With summer officially here, it’s not just the weather heating up, but the political season as well. There are polls, ads, debates being scheduled, and big-name politicians coming in to support candidates. There's also already some drama, with one contender dropping out and another’s residency being questioned. We’re looking at how the U.S. Congress, Senate, and N.H. Governor races are shaping up so far.
In mid-March, with the sap has hardly running, November seems a lifetime away. But in the political world, eight months goes by quickly, especially for those preparing for mid-term elections. Although the filing period isn’t until June, there’s already a solid list of Republicans hoping to face the three Democratic incumbents. In the 1st Congressional District, former Congressman Frank Guinta and former UNH business school Dean Dan Innis look to go against Carol Shea Porter. In Congressional District 2, state Rep.
Dan Innis, a Republican Candidate for Congress in New Hampshire’s first district, has released a proposal for reforming the country’s budget. The former Dean of the UNH Business School Dan has proposed requiring that a budget be passed every two years and enforcing a strict timeline on the budget process. He is also calling for tax code reform: closing loopholes and eliminating deductions in order to broaden the tax base.
The tightest race in New Hampshire lived up to expectations last night. Carol Shea-Porter eked out a victory over Frank Guinta by four points, or just fewer than 14,000 votes.
While the race was close all the way through, indications that it would be a good night for Shea-Porter rolled in early. It was the wee hours of the morning when Carol Shea-Porter thanked a dwindling crowd of night-owl supporters for handing her back the seat in the US House of Representatives that she lost two-years ago.
This race is real bellwether for a number of reasons: the district itself demographically perfectly balanced between liberal and conservative voters, both candidates have held the seat before meaning they are more-or-less on equal footing in terms of name recognition, and both are party stalwarts have voted with their partys’ leadership high in 90th the percentile.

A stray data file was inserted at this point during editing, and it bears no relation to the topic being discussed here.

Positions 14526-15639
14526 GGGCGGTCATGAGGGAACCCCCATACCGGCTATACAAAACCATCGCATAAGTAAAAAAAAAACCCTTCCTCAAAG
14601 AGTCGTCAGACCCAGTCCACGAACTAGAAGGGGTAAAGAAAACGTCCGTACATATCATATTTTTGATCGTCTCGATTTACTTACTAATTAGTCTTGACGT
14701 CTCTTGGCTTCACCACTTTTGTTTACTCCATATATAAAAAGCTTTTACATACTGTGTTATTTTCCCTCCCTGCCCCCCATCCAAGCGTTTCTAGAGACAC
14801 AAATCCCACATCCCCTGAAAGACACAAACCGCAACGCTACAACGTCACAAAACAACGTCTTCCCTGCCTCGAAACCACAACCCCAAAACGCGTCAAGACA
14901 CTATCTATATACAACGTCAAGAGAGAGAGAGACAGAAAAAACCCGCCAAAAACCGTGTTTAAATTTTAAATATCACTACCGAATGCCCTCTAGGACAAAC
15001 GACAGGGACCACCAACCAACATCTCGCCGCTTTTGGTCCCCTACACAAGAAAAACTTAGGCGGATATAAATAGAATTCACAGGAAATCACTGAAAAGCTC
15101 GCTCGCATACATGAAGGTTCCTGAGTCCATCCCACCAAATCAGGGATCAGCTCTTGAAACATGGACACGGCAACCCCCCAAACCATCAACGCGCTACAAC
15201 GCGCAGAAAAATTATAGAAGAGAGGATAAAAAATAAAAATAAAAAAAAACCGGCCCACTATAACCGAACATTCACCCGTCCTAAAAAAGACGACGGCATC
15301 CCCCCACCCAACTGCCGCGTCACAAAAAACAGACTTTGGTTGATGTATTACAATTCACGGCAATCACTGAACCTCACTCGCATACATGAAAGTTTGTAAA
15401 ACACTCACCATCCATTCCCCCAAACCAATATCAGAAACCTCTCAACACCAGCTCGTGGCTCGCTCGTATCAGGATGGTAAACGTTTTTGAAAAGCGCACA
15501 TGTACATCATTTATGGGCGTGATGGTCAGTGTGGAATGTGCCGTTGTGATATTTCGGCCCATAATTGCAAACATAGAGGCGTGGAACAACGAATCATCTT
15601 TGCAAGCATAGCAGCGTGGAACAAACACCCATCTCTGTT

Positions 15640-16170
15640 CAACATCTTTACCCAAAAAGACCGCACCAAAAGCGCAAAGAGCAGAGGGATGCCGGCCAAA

This time around in the first congressional district the names are the same but the roles are flipped; Republican Frank Guinta, once the challenger, is now the incumbent. But that’s not the only way this year’s race is like a mirror image of last election.
When Congressman Frank Guinta goes out knocking on the doors of independents in Manchester – his political backyard – most everybody knows who he is.
The campaigns of Carol Shea-Porter and Frank Guinta are trading sharp words over a Shea-Porter ad claiming Guinta voted to cut money for veterans’ programs. The ad that Shea-Porter’s campaign released last week stuck to the aggressive tone that the former congresswoman has adopted this election cycle.
New Hampshire’s first district candidates for Congress battled Monday in a debate moderated by NHPR’s Laura Knoy. The topics for discussion stayed within the realm of economic policy and job creation and energy policy was among the stickier points.
Much of the debate between Congressman Frank Guinta and former Congresswoman Carol Shea-Porter was an argument of who should and should not receive federal tax dollars. This was highlighted when the candidates were asked how they would address the rising cost of energy.
Wednesday, a House vote to repeal the Affordable Care Act has passed 244 to 185.
Both New Hampshire Congressmen voted to repeal the nation’s healthcare law.
Many have called this vote symbolic. Charlie Bass says this new vote was triggered by the Supreme Court decision to uphold the law. But, he says, he considers it a kickoff to congressional races for re-election.
Speaking at a business awards ceremony in Manchester Friday, First District Congressman Frank Guinta emphasized the role that small businesses play in creating jobs and keeping what he called a diverse economy thriving. Guinta argued that over 30 pieces of jobs-related legislation were passed in the house with bipartisan support and criticized the media for not highlighting this more. The congressman also stressed the role the federal budget can plan play in fostering a stronger national economy.